LC: It can be. It can be relatively easy, but for us it was difficult because all the original studio notes were lost, so we had to reconstruct everything again. But we used a bunch of old analogue gear and did our best to recreate this thing. We were also able to tighten things up in frequency - bring up more bottom and clarity on certain things. You know, running through all this old analogue gear, things can breathe a little more now. There are things that I'm hearing now that I never even heard before. When you start separating things, you can really hear a lot more individuality in the sound.

There's evidently a wide range of influence, style and sound in your music, even in such bands like Frog Brigade and what have you. Is labeling Primus "progressive rock" a bad way to describe the music?

LC: I think our music is more of an inertia. Progressive rock is only a sliver of what we collectively were into. On any given day, we're listening to anything from Peter Gabriel's Passion to XTC to Larry Graham, you know? But yeah, there's a broad range of influence for the Primus sound.

As some bands took issue with it then, did Primus ever identify or mind being in an "alternative" market?

LC: Back then, alternative music was what the dictionary definition of the word was. It was alternative to what was popular at the time. It wasn't until a lot of our contemporaries became extraordinary popular that alternative became pop music. In the early days it meant what was alternative to what the hell is going on. In the 80s, new wave was a new wave of music which was not what you would necessarily find on the radio. It's just the nature of things

Did alternative music becoming a pop genre sort of taint the excitement of hearing new music after a while? The airwaves were flooded with one hit wonders, copy cats. A case of "Where do we go from here? How do I find the good shit?" Thom Yorke of Radiohead referred to it as a "refrigerator buzz". Is music getting progressively worse?

LC: I think that perspective is the perspective of an older individual [laughs]. There's all these things that are incredibly exciting to my daughter and her friends that I am completely clueless about are, as other people, even journalists, depending on who they are talking to. They don't know necessarily of all these things bubbling under the surface.

What was bubbling when you were coming up?

LC: When I was coming up there were things like Fishbone and Red Hot Chili Peppers, and then it got to a point where people knew about these bands. They were monumental, they were huge.

You mentioned that putting your finger on the collective sound of Primus is not an easy thing to do. The same can be said solely about your bass playing, versus how the instrument is thought to be approached conventionally.

LC: I got the "pumping and the flucking", as it's called, from watching guys like Larry Graham, Stanley Clarke, you know? Then someone in the 90s said lets call it "slap bass". For me, the bass happens to be the crayon I picked out of the box. If I picked up the guitar, the banjo, the trumpet, similar sounds would be coming out of me. That's just what I chose to paint my pictures with - the bass.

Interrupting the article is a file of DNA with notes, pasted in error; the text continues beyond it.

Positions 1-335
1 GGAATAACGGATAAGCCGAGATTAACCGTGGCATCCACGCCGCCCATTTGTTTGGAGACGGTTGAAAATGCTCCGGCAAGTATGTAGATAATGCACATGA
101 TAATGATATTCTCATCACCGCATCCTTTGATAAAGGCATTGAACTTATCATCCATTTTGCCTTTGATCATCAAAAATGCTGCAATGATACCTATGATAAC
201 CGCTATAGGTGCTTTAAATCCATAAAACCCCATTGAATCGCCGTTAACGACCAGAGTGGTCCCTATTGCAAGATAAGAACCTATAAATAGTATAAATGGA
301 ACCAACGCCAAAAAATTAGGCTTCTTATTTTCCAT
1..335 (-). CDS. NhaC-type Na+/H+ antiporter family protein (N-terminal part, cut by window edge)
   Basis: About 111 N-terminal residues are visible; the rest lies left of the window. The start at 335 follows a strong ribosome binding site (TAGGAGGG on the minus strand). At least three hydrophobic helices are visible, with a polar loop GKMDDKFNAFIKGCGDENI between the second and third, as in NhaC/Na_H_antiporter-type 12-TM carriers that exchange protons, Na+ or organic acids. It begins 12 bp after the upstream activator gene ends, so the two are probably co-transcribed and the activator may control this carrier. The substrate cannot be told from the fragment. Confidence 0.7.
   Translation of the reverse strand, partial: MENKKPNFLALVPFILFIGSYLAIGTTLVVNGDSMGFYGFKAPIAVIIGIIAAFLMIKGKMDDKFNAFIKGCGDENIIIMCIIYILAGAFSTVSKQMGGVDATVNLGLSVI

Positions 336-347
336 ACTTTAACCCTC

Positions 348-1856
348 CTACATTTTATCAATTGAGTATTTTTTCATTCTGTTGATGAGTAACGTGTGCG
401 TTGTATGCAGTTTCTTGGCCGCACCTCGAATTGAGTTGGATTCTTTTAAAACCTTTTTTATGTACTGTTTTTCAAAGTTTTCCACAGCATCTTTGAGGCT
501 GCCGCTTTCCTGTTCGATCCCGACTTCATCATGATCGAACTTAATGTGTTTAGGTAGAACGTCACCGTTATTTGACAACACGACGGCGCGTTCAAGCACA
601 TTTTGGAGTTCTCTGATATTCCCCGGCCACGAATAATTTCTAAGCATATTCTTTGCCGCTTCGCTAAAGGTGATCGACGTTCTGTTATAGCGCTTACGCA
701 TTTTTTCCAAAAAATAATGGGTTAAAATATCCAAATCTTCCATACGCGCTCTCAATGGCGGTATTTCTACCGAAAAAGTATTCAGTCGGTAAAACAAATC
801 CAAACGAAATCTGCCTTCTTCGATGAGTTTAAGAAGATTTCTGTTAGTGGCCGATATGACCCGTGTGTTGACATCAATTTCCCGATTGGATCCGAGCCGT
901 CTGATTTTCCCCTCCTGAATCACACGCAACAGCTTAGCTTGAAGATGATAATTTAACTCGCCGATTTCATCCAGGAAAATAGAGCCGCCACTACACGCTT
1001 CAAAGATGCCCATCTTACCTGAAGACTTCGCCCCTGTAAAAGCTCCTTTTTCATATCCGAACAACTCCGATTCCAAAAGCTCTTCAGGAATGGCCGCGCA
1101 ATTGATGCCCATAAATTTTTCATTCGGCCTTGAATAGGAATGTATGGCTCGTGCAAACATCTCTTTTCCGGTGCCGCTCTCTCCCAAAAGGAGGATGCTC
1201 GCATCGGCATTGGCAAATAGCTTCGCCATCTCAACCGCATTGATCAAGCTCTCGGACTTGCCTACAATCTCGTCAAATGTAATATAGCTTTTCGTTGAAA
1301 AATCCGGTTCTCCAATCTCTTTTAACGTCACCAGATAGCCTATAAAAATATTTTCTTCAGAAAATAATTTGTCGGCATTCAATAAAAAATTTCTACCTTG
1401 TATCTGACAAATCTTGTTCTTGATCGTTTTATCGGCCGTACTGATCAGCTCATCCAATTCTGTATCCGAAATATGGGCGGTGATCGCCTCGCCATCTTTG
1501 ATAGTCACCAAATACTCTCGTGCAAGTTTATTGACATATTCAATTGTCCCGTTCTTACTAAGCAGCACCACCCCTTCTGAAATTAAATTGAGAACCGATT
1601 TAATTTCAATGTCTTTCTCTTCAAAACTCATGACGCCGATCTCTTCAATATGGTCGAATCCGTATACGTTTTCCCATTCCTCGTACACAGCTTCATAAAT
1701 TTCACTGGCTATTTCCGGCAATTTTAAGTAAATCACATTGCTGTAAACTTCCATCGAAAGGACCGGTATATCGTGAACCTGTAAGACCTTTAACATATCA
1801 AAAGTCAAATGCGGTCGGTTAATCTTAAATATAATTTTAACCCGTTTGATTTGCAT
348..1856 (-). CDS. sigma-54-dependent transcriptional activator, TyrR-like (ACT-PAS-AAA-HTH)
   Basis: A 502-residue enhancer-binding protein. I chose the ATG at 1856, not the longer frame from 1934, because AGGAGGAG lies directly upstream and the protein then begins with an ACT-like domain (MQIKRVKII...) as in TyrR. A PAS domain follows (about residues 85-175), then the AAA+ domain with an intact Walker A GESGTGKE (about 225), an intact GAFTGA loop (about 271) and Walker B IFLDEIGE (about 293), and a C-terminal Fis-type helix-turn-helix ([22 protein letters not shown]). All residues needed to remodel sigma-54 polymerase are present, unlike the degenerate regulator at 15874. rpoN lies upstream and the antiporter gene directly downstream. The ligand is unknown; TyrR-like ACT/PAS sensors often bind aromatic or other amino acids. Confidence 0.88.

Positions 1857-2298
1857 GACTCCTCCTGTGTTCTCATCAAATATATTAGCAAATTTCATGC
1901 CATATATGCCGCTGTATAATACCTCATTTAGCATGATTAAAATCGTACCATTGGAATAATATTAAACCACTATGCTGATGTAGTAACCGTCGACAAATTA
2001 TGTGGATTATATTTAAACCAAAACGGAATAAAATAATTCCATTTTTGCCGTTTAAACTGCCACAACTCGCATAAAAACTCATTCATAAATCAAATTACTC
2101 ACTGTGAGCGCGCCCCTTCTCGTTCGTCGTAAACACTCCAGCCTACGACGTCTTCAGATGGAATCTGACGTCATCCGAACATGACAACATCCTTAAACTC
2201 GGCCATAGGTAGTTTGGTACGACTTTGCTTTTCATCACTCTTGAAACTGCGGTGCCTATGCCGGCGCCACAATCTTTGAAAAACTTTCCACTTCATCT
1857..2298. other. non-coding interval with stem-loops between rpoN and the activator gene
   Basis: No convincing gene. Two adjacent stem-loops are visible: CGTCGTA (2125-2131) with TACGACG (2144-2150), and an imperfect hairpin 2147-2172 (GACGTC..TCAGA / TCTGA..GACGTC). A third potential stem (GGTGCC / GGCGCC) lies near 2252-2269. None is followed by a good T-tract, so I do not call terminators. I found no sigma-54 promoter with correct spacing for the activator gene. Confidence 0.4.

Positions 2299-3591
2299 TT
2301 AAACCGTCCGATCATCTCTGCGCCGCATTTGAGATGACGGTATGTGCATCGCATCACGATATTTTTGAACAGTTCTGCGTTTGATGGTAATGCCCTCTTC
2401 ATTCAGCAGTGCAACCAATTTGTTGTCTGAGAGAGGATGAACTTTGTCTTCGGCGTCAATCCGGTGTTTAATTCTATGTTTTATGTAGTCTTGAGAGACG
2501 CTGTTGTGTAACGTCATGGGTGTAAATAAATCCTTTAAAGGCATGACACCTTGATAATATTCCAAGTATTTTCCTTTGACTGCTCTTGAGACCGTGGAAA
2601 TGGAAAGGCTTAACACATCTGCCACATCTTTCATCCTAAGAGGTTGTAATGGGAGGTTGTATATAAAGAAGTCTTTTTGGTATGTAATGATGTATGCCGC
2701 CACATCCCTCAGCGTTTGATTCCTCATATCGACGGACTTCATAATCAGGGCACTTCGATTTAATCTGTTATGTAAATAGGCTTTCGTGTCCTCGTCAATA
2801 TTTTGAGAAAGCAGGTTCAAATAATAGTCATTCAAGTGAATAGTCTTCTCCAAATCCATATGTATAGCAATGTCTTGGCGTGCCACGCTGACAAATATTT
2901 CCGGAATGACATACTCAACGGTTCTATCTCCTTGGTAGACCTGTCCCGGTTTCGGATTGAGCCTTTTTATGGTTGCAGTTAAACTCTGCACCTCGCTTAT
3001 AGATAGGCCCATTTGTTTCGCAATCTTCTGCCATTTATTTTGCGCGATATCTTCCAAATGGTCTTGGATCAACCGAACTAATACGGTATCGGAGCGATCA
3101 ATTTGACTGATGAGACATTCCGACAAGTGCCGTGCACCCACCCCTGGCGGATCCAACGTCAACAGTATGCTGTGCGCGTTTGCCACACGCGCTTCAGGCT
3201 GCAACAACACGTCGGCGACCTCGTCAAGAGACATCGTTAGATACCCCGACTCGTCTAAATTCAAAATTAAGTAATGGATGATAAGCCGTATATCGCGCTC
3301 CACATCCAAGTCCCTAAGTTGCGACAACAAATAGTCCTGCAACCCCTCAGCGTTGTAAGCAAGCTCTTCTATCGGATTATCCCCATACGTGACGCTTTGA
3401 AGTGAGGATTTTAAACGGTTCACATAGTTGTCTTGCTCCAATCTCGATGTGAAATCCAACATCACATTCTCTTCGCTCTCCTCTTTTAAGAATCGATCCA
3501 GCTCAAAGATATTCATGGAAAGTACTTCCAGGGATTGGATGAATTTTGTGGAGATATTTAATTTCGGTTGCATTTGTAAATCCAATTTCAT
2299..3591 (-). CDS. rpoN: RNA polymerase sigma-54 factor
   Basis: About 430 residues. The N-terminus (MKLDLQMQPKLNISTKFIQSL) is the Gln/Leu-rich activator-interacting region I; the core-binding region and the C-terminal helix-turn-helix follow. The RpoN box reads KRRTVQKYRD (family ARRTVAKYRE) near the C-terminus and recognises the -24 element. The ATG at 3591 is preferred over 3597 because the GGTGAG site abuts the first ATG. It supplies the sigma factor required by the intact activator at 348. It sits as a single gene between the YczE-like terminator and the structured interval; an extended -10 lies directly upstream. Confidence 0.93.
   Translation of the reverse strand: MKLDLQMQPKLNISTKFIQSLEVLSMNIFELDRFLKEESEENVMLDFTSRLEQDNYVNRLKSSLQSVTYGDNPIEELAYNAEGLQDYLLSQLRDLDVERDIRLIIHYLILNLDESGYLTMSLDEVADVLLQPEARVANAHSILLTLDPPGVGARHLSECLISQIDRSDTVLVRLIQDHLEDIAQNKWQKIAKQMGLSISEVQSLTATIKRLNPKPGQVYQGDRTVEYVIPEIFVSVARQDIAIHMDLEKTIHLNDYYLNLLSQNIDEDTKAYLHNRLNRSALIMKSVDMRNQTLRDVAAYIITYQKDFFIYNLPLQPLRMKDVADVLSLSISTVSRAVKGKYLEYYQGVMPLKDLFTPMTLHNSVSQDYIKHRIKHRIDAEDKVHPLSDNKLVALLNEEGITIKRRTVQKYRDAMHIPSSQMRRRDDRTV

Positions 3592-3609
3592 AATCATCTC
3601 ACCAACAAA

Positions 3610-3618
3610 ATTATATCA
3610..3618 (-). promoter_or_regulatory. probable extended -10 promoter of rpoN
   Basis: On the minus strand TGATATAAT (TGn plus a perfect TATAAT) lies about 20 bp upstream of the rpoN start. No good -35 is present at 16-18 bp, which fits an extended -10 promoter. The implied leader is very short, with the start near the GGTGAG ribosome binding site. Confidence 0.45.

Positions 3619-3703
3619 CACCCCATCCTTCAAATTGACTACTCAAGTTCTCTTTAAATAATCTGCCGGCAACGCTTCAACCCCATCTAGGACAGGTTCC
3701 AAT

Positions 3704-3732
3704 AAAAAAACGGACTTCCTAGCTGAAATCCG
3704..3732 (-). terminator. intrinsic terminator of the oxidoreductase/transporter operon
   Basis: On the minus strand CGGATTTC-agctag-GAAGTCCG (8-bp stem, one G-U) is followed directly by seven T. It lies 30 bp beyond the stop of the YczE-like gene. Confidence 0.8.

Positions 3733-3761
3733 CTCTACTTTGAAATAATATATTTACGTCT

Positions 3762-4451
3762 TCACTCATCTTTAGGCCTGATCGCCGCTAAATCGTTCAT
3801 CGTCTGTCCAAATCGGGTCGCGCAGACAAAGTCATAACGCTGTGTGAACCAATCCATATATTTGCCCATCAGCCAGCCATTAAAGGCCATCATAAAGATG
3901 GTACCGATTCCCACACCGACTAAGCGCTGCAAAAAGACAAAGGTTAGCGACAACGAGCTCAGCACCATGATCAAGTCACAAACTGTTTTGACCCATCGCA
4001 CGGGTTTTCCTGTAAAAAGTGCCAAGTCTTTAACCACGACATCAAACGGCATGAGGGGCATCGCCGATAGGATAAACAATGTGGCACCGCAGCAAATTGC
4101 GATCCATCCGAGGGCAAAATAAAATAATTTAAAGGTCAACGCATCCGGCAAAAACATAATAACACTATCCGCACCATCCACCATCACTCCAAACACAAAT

Being a diverse musician and a fan of metal, you auditioned for Metallica in the '80s after the loss of their bassist Cliff Burton. Do you ever wonder what would have happened if you got the job?

LC: Well, I didn't get the gig for a reason. I wasn't the right guy. I wasn't what they were looking for. They were looking for a guy who could play a solely supporting role. Yeah, I could have pulled it off and played the music, but it would have been counter-intuitive to my nature. The ...And Justice For All album, the one they did after Cliff's death, you can't even hear the bass. It would have been a wonderful thing. I would have had a way bigger bank account [laughs] but I just don't think it would have worked on many levels. It would have been fun for a little while, I am sure, but that's not what they were looking for - it's not what they needed. The guy they got now is amazing. He's a great guy. It worked out for everyone.

In playing and songwriting, was there a conscious effort for Primus to try and be unique?

LC: To an extent, maybe in the early days, but after a while, you're just trying to... you know, you're given a certain amount of Popsicle sticks and try to make something out of them. That's what we needed for Seas Of Cheese and Pork Soda. Things like that. We utilised things that we had, like myself, Larry and Tim, but you're not necessarily working with Popsicle sticks...


LC: …you're bringing in your own Popsicle sticks to build what you want.

Sometimes those Popsicle sticks don't get taken to immediately. Do you think your music has ever alienated anyone because of its abstract sound and approach?

LC: Well, there's plenty of people who don't get it that don't necessarily want to get it.

What would they be trying to "get"?

LC: Hmmm. Well, you tell me, are you a fan?

Indeed. Frizzle Fry, Seas Of Cheese and Miscellaneous Debris were albums I owned growing up in my twenties. But you either like it or you don't. I just have heard people say they don't get your music. Maybe they are just a suspicious lot.

LC: [Laughs] Primus albums, in my opinion, are like Coen brothers films. You have these colorful characters, but there's a lot of darkness to them, they tend to be tragic. I mean, there's a lot of dark material off Primus records. 'Jerry Was A Racecar Driver' is about a guy who gets drunk, has a run-in with a tree and kills himself. 'John The Fisherman', a tragedy. Then there are straight up songs like 'Bob', about a friend of mine who hung himself. Like life in general, through adversity there is a lot of humour. That's how people deal. That's how I deal. It's always been done through humour. That's what my lyrics reflect- stories that I grew up listening to, whether they were musicals or lots of country music. There were a lot of tales being told. That's what I tend to be drawn towards - something that tells some kind of tale.

Essentially you are a storyteller.

LC: Well, as a vocalist I always had a tough time, because I never thought of myself as a singer. I was sort of rushed into the role, because I didn't like any of the singers in the bands I was in that couldn't convey my lyrics,so I took over the role. I always joked that I was the narrator until I got a little more comfortable with my voice and I could actually sing. Early on, it was easier for me to take on a role of one of these characters and be on stage in the character or whoever the hell I am, trying to project and convey these lyrics.

The reissue of Sailing The Seas Of Cheese is out now via Commercial Marketing